Two other Israeli measures were also highlighted by Bauld. Antibody tests – which will show whether a person has Covid antibodies from a vaccine or a previous infection – allow international travelers arriving in Israel to avoid quarantine. At the same time, health authorities are also considering giving vaccines to older children once they have been approved by regulators. These initiatives show how well Israel is preparing, Bauld added.

Other scientists cite the examples of Australia and New Zealand. The former has only had a handful of cases despite launching its vaccination program just a few weeks ago – thanks to the rapid closure of its borders last year and its carefully managed hotel quarantine system that has reduces the spread of Covid to trace levels. By contrast, Britain’s dismal testing, traceability and isolation system remains shaky and unproven – despite the fact that it will be crucial to suppress new outbreaks of Covid-19 once restrictions are lifted. “To put it simply, we haven’t learned how important it is to isolate infected people,” Griffin said.

Then there is the issue of vaccinating the world – because until that happens, Covid-19 will remain a threat and Britain will continue to be threatened. So he has a role to play in delivering jabs around the world.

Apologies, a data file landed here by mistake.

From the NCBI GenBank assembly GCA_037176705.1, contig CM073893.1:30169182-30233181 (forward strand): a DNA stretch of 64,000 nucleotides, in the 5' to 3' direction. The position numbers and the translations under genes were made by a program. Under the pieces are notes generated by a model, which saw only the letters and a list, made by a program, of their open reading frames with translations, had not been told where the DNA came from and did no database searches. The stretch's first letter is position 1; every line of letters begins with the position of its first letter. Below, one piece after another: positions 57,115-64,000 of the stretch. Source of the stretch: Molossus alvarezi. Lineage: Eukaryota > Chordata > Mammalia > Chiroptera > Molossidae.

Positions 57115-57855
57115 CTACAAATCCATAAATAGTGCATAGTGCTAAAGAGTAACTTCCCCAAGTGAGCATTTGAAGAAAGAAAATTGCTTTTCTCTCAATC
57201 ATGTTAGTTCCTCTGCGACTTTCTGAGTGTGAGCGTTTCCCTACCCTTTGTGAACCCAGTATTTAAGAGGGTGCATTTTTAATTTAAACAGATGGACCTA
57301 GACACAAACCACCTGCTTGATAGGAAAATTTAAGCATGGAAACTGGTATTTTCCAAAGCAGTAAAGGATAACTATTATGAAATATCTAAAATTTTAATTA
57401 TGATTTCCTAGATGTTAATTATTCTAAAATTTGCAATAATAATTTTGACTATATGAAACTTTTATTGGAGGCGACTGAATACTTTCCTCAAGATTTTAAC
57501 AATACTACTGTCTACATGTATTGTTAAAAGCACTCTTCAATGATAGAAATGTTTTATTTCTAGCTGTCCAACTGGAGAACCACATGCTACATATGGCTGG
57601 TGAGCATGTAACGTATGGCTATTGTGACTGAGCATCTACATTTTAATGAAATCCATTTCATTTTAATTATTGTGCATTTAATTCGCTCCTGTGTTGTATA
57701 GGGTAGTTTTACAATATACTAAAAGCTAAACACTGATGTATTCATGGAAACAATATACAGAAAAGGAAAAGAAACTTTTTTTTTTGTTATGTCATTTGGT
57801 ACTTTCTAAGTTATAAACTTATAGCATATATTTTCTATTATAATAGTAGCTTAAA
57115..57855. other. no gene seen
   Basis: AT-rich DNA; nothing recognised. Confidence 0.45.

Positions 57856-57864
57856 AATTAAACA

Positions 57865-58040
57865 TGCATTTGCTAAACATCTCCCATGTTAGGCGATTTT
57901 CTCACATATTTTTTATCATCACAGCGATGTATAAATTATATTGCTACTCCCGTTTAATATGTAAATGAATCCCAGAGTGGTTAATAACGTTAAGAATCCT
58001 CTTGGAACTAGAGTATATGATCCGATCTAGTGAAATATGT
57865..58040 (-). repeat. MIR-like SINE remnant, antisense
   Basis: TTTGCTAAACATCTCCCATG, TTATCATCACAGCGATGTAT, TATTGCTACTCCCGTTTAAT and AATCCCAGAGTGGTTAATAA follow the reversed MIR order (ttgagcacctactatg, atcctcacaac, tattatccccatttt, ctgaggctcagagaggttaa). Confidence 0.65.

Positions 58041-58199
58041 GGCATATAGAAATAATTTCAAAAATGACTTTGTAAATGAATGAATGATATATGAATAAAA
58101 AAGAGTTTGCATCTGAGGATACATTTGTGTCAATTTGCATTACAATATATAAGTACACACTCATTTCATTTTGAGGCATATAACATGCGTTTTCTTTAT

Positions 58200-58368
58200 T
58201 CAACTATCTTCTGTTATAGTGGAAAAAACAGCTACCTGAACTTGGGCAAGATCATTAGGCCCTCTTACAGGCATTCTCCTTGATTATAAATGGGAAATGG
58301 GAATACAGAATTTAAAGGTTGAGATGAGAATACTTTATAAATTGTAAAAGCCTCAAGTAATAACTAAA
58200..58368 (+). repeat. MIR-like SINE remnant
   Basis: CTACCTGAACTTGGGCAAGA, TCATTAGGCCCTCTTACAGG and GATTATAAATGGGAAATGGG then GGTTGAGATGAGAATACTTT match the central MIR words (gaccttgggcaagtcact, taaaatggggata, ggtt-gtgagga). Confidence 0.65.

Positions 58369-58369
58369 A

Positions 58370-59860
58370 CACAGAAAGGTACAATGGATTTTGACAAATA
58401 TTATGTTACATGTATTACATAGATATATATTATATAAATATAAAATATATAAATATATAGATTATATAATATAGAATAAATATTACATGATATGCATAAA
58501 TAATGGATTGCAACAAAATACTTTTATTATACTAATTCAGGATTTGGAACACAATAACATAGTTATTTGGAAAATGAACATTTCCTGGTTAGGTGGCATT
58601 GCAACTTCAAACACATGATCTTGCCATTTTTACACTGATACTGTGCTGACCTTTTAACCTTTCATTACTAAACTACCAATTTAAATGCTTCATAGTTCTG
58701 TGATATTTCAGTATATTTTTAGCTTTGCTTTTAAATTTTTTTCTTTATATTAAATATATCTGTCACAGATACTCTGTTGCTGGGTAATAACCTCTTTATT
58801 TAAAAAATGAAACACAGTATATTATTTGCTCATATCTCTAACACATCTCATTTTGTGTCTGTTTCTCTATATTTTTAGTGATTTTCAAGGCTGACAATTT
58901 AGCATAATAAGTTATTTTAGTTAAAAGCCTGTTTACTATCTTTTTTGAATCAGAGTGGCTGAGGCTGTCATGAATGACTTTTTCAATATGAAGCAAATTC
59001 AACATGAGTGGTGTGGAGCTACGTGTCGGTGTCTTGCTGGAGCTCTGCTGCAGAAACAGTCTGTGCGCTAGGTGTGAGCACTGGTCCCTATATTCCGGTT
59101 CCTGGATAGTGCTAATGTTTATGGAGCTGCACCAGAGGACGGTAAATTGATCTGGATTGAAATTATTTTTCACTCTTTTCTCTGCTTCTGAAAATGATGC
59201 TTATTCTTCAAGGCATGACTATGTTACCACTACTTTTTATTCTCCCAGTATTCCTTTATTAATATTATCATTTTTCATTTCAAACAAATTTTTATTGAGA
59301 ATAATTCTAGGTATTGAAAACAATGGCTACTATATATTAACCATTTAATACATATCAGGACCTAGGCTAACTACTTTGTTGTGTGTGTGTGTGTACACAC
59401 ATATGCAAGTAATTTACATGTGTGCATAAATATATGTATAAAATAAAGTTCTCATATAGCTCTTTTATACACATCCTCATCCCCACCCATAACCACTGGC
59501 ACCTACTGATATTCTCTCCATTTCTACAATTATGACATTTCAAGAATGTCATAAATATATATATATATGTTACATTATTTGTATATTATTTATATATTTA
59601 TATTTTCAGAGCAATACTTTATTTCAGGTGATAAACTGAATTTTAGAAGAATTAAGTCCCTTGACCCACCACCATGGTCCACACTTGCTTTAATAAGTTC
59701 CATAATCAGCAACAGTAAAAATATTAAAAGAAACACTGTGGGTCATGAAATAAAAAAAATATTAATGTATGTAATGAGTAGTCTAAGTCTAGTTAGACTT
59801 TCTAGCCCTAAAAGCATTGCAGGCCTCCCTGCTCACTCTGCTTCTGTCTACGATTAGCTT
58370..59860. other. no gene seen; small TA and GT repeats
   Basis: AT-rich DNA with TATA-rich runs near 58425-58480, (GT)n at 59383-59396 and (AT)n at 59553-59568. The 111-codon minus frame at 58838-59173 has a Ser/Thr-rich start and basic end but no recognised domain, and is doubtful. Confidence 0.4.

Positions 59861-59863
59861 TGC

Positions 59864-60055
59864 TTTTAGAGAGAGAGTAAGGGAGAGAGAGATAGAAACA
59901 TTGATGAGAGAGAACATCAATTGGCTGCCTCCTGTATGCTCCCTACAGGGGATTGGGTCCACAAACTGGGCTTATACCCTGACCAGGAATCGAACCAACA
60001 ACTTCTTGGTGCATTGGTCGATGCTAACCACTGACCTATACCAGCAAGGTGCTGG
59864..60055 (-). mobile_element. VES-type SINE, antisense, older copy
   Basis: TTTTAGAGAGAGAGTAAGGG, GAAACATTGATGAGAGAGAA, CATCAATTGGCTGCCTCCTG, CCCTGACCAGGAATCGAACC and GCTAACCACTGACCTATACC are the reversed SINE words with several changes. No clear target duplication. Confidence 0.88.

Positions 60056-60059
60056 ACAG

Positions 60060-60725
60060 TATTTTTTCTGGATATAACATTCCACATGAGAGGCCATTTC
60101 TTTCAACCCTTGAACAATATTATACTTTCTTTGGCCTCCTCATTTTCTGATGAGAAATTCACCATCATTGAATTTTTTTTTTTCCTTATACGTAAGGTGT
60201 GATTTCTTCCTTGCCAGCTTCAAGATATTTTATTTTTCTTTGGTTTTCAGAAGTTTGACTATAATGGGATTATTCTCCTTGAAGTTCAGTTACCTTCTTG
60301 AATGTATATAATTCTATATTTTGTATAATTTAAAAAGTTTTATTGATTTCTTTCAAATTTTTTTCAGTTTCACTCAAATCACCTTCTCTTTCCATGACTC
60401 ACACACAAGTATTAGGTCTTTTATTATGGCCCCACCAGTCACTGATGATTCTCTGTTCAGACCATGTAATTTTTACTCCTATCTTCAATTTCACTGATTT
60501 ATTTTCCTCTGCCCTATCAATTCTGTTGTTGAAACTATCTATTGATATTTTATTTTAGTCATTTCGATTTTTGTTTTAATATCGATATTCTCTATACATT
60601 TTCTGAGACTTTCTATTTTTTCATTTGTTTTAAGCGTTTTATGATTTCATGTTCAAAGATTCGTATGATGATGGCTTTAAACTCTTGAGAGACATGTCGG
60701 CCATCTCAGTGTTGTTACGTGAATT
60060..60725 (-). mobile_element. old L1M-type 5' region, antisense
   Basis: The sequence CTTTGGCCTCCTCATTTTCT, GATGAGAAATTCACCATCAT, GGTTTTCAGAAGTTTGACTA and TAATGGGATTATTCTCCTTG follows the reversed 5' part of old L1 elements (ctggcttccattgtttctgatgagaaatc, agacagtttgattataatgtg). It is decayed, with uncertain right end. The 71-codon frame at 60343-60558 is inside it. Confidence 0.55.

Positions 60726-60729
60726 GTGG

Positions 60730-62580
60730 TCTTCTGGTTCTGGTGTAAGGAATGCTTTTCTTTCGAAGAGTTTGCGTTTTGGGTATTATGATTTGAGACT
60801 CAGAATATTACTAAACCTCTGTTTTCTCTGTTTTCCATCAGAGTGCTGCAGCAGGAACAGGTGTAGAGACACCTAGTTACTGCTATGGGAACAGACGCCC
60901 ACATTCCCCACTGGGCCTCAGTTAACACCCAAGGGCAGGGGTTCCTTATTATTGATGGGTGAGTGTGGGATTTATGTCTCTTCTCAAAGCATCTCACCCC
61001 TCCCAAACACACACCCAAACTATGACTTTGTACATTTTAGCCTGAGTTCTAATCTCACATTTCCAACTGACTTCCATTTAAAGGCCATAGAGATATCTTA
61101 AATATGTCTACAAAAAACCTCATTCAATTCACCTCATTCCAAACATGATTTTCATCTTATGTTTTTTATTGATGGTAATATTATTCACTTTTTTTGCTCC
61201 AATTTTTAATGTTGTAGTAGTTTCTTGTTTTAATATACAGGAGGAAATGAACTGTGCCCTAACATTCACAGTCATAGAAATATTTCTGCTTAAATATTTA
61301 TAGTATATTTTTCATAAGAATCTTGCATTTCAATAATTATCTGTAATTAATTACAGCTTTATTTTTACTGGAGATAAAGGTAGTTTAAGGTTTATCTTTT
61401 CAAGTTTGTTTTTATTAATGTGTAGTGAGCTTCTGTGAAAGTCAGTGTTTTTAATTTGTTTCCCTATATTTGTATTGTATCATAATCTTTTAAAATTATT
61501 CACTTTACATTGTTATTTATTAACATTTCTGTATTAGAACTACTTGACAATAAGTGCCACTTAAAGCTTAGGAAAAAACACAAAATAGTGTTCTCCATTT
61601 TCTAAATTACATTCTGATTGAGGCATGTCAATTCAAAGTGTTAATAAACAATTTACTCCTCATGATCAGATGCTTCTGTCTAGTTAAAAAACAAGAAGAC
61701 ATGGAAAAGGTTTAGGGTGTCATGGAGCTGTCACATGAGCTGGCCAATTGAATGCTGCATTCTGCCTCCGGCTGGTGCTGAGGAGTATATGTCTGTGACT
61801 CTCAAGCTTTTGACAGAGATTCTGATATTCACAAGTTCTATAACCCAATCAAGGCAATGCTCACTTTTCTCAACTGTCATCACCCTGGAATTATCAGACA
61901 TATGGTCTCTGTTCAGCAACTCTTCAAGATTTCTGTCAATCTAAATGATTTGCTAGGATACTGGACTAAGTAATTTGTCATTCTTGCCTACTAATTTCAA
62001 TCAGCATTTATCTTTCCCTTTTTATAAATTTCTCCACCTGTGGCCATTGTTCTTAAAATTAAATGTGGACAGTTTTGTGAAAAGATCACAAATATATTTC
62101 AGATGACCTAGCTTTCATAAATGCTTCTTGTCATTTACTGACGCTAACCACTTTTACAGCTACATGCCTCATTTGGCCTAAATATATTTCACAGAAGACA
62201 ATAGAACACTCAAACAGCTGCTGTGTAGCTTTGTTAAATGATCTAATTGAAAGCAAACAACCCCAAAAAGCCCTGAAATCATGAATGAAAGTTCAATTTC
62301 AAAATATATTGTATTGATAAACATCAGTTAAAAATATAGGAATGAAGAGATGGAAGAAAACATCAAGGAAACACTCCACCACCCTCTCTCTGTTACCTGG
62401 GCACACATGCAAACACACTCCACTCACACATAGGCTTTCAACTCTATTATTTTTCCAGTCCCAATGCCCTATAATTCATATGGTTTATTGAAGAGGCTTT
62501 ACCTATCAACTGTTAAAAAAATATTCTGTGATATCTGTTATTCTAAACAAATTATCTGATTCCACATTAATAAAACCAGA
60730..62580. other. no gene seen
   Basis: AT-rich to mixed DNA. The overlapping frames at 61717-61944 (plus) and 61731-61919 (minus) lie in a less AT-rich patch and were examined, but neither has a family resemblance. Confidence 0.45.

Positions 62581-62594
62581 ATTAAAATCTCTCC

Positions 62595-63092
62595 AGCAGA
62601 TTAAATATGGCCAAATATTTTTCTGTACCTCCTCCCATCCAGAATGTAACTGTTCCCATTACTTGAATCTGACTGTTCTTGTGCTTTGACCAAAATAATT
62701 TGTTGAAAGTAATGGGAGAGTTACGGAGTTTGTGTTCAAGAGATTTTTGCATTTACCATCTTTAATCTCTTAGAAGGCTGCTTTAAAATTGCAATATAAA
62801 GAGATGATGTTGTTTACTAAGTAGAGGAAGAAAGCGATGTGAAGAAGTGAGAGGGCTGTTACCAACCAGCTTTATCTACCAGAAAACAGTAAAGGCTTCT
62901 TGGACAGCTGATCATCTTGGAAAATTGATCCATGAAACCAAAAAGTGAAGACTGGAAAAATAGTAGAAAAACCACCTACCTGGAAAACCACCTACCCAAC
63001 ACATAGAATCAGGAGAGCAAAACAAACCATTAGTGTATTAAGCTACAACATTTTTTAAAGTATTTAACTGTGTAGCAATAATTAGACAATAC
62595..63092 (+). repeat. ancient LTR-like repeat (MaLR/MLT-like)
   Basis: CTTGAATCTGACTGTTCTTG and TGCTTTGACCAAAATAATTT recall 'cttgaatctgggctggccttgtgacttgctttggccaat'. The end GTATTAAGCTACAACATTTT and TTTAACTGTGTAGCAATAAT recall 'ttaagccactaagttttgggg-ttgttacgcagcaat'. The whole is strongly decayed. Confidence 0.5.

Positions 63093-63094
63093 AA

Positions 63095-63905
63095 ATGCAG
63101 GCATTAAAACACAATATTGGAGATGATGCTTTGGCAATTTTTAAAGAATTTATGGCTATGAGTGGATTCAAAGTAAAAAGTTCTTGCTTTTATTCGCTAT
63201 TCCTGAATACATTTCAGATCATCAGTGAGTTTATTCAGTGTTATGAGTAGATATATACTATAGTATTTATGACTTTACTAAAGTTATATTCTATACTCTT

Israeli musician Ivri Lider performs in front of an audience wearing protective masks
Israeli musician Ivri Lider performs in front of an audience wearing face masks who were shown a “green pass” to enter a Tel Aviv stadium last month. Photographie: Oded Balilty / AP

Scientists estimate that more than 11 billion doses of vaccine will be needed to deliver double doses to 70% of the world’s population – a number that will hopefully provide some form of global herd immunity. However, recent figures indicate that the richest countries – which make up one-fifth of the world’s population and including the UK – have already purchased 6 billion doses, while the remaining poorest countries – four-fifths of the world’s population. humanity – got only 2.6 billion.